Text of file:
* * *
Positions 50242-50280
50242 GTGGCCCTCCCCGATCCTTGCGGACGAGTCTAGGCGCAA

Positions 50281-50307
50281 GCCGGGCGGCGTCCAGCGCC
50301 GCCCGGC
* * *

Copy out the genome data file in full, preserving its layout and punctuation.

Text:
Positions 50242-50280
50242 GTGGCCCTCCCCGATCCTTGCGGACGAGTCTAGGCGCAA

Positions 50281-50307
50281 GCCGGGCGGCGTCCAGCGCC
50301 GCCCGGC